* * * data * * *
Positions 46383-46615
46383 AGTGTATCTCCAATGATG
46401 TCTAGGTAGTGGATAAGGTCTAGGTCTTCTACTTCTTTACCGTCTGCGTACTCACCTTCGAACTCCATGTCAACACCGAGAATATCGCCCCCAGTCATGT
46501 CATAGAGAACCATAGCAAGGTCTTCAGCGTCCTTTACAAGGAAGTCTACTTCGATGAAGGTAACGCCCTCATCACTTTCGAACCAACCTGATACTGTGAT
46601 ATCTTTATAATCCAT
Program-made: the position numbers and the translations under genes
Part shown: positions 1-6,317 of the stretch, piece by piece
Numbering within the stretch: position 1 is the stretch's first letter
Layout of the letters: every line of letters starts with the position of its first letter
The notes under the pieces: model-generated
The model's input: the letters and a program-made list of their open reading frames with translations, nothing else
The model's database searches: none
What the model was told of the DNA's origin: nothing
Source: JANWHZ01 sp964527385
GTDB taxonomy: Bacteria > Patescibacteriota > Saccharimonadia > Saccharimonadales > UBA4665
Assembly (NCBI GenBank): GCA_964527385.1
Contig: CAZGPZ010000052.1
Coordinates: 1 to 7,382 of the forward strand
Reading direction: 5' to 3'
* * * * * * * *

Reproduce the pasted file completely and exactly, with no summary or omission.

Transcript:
Positions 46383-46615
46383 AGTGTATCTCCAATGATG
46401 TCTAGGTAGTGGATAAGGTCTAGGTCTTCTACTTCTTTACCGTCTGCGTACTCACCTTCGAACTCCATGTCAACACCGAGAATATCGCCCCCAGTCATGT
46501 CATAGAGAACCATAGCAAGGTCTTCAGCGTCCTTTACAAGGAAGTCTACTTCGATGAAGGTAACGCCCTCATCACTTTCGAACCAACCTGATACTGTGAT
46601 ATCTTTATAATCCAT
Program-made: the position numbers and the translations under genes
Part shown: positions 1-6,317 of the stretch, piece by piece
Numbering within the stretch: position 1 is the stretch's first letter
Layout of the letters: every line of letters starts with the position of its first letter
The notes under the pieces: model-generated
The model's input: the letters and a program-made list of their open reading frames with translations, nothing else
The model's database searches: none
What the model was told of the DNA's origin: nothing
Source: JANWHZ01 sp964527385
GTDB taxonomy: Bacteria > Patescibacteriota > Saccharimonadia > Saccharimonadales > UBA4665
Assembly (NCBI GenBank): GCA_964527385.1
Contig: CAZGPZ010000052.1
Coordinates: 1 to 7,382 of the forward strand
Reading direction: 5' to 3'